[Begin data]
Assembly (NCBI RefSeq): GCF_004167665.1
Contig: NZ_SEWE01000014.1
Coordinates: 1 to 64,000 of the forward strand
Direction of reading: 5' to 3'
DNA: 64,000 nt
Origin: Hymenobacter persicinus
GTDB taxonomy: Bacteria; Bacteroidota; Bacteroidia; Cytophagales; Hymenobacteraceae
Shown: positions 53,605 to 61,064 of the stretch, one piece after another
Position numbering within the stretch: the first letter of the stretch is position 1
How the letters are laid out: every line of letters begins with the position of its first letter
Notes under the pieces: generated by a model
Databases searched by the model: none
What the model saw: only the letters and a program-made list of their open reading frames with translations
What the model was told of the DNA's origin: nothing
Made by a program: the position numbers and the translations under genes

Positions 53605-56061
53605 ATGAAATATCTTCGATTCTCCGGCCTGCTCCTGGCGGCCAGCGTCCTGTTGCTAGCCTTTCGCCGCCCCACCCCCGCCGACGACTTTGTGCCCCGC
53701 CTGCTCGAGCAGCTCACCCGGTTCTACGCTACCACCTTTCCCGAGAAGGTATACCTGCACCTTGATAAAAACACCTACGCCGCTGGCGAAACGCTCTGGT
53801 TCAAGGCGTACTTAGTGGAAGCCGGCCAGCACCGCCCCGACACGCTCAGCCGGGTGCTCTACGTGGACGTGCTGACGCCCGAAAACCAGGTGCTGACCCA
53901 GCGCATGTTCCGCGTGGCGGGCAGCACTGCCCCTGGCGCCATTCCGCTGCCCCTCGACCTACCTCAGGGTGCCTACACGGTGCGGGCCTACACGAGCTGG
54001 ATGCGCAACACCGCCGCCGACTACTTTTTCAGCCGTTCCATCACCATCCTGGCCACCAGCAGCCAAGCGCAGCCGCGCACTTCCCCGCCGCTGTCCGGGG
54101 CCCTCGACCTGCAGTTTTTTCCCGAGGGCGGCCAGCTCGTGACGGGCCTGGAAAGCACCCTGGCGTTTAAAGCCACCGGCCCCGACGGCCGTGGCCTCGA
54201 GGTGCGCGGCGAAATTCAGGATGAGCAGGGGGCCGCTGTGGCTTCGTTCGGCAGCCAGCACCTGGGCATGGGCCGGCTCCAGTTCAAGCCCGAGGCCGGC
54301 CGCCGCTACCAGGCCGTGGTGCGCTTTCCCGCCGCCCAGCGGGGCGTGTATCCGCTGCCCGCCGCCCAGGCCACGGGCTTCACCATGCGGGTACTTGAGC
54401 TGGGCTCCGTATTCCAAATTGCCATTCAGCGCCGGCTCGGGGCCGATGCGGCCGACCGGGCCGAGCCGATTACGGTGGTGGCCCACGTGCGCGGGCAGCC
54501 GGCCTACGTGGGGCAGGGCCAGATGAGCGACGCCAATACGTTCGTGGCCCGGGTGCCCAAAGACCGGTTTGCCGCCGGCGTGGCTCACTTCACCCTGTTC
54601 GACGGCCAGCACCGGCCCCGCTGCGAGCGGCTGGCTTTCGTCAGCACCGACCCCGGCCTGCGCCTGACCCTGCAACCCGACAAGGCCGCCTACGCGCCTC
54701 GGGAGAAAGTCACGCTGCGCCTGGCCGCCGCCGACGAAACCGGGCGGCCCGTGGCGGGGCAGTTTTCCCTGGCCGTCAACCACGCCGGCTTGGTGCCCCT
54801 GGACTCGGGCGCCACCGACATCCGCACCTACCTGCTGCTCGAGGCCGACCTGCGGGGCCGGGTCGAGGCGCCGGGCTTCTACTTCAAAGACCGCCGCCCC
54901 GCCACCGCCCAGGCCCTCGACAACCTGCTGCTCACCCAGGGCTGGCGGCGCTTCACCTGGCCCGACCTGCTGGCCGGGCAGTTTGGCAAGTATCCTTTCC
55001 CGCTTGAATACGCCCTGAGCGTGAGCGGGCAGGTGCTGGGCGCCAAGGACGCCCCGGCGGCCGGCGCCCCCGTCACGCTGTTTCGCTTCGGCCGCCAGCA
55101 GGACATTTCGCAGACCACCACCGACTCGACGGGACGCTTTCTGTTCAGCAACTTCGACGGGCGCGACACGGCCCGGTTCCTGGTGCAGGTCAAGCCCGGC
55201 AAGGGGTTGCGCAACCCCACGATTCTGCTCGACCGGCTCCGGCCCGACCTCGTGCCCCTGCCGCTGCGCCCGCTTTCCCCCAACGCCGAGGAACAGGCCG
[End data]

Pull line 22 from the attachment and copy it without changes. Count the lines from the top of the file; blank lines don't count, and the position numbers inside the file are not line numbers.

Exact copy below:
54101 CCCTCGACCTGCAGTTTTTTCCCGAGGGCGGCCAGCTCGTGACGGGCCTGGAAAGCACCCTGGCGTTTAAAGCCACCGGCCCCGACGGCCGTGGCCTCGA